When Christian education meets patriotism: Christian organisations’ response to the introduction of Moral and National Education in Hong Kong schools
Publication in refereed journal


Times Cited
Altmetrics Information
.

Other information
AbstractPlans by the Hong Kong Government to introduce moral and national education (MNE) as a compulsory subject in primary and secondary schools in 2010 encountered strong opposition. The controversy over the plans has lasted for two years, with the government and its supporters claiming that the subject will help to instil a stronger sense of national identity in children and critics deriding it as biased and constituting a form of brainwashing. The subject is also seen as posing troubles or a considerable threat to local Christian schools because most of them have had their own religious education programmes for years. Most Christian school-sponsoring bodies and parachurch organisations oppose the subject’s introduction, urging the government to scrap its curricular guidelines, and many say they will boycott its implementation. To bring the issues surrounding MNE into sharper focus, this article traces the development of Christian education in Hong Kong and analyses how local Christian communities perceive and have responded to the official proposal. Three prominent themes commonly emphasised in the Christian discourse are plural identities, conditional patriotism and universal values. These themes could shed light on wider theoretical discussion about the positive roles of religion and religious education for citizenship education.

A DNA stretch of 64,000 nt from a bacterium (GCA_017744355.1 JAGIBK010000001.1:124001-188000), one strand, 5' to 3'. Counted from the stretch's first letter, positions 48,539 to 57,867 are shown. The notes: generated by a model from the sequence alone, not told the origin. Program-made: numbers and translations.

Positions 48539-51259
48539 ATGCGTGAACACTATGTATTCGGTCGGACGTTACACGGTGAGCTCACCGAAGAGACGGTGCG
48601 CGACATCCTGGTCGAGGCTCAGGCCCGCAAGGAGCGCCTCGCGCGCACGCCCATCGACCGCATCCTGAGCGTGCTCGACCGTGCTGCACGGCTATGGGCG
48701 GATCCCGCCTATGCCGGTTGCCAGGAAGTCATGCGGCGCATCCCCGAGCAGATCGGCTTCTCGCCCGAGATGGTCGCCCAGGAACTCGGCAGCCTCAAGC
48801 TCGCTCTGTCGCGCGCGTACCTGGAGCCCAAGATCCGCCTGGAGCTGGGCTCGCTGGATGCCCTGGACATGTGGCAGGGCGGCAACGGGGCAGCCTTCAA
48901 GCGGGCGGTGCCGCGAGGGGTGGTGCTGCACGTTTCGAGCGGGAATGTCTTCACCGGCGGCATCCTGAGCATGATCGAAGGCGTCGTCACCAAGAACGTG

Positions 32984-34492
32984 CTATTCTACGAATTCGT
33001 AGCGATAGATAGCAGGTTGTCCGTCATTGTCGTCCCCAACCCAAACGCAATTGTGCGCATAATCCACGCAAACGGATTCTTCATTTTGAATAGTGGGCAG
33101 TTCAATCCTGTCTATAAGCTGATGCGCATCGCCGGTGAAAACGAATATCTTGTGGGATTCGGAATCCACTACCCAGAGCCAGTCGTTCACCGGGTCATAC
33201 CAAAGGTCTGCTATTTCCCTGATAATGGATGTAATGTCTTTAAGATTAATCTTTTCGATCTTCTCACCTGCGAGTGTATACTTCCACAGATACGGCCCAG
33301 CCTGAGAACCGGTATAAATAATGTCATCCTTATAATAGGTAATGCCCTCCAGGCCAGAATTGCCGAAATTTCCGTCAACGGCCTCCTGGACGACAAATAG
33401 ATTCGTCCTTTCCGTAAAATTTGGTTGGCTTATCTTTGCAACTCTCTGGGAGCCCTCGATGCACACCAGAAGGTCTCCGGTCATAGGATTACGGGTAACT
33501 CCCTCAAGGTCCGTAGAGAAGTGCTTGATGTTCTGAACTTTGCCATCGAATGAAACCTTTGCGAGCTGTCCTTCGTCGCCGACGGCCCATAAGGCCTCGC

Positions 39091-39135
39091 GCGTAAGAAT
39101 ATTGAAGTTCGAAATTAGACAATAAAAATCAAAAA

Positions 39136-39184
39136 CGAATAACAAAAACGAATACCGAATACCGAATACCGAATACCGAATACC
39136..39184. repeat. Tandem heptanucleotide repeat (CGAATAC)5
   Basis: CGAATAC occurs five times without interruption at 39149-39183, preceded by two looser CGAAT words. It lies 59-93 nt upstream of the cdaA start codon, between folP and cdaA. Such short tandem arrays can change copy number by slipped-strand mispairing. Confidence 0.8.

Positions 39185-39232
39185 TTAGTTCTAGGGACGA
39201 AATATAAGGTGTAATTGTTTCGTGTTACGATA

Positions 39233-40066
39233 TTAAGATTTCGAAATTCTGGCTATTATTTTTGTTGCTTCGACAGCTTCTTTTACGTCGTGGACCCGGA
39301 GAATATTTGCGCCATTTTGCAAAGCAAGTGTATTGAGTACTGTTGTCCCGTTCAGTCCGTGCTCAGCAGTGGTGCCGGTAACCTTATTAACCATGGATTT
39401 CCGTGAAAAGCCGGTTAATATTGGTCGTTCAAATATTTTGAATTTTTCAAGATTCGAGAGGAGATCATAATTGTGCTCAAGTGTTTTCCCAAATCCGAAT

All Author(s) ListTse Thomas Kwan-choi
Journal nameBritish Journal of Religious Education
Year2017
Volume Number39
Issue Number3
PublisherTaylor & Francis (Routledge): SSH Titles
Pages257 - 268
ISSN0141-6200
eISSN1740-7931
LanguagesEnglish-United Kingdom
KeywordsChristian education, churches, Hong Kong, patriotism, religious education

Last updated on 2020-24-09 at 02:31